In Pieces On The Ground, part two
I’m close to giving up on these comics, 22 issues in and the main plot arc is still painfully unknown. It is clear that years of fighting vampires is not a total guarantee of ongoing friendship. Some old flame of Spike’s shows up. Buffy is selfish and the dialogue has no Homeric heft. Willow is un-anxious at Buffy’s extreme un-graciousness and incessant tantrums.
The baddies aren’t wasted or lost or even interesting. There are authorial pronouncements, Buffy bemoans an apparent lack of commitment and Willow finds a new girlfriend. There are a preponderance of hints that there is a grave fault line in the horrid Buffy/Spike hook-up. Hence Spike doing furrowed looks of manly intent whilst Buffy picks fights of the shrill domestic variety in her famously tactful manner.
Problems are eventually resolved. Pompous know it all Buffy does not realise her wrong-doing and display appropriate contrition. This was okay but Buffy is now an abhorrent character.
“Premagic thinking is no longer valid in our world.”
“Because everything isn’t about me.”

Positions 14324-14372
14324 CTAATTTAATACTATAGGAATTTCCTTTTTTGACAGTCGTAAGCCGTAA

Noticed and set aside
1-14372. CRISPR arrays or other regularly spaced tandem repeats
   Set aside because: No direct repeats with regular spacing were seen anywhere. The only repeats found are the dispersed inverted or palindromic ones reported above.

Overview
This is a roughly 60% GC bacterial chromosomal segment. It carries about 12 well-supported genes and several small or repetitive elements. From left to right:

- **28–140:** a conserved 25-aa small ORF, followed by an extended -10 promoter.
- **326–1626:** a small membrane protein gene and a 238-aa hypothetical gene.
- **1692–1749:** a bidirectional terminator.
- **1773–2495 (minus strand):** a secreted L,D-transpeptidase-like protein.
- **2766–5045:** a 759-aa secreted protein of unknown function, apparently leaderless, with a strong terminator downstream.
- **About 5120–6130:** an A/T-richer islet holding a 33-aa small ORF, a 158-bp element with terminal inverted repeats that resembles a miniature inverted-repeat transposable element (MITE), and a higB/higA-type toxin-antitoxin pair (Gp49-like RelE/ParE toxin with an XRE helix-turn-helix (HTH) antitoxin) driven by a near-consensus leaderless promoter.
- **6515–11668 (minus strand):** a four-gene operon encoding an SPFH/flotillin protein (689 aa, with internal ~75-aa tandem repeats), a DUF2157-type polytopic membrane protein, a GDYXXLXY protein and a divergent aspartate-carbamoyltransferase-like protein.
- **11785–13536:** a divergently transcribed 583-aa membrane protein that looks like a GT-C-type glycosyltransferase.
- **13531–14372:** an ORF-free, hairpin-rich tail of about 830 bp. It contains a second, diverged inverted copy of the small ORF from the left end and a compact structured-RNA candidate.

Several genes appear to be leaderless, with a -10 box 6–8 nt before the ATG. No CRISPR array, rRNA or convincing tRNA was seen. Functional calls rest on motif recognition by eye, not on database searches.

“Open fire on the living brains!”
“She’s got to change her knickers sometime.”
The Batman Affair
Chapter 1: Deathtraps and Lairs
This is part 1 of a 6 part miniseries teaming up two iconic 1960s TV shows. Cue relational dynamics and characters that look nothing like their TV counterparts. There is a breakout at Arkham, a ‘Superman III’ shoutout, a villainess with manic rapture and no indication of the sincere friendship between Illya and Solo. There is playfulness and Chief O’Hara seems to have got younger. I am intrigued but have no idea how the two plot lines make up a continuous through-story. Canon discontinuity? A cadenza episode? Narrative fluidity?
“Fret not, Robin.”
“Get ready to catch us, batty boy!”
“So many times I had to hear this imperialist insult our peoples!”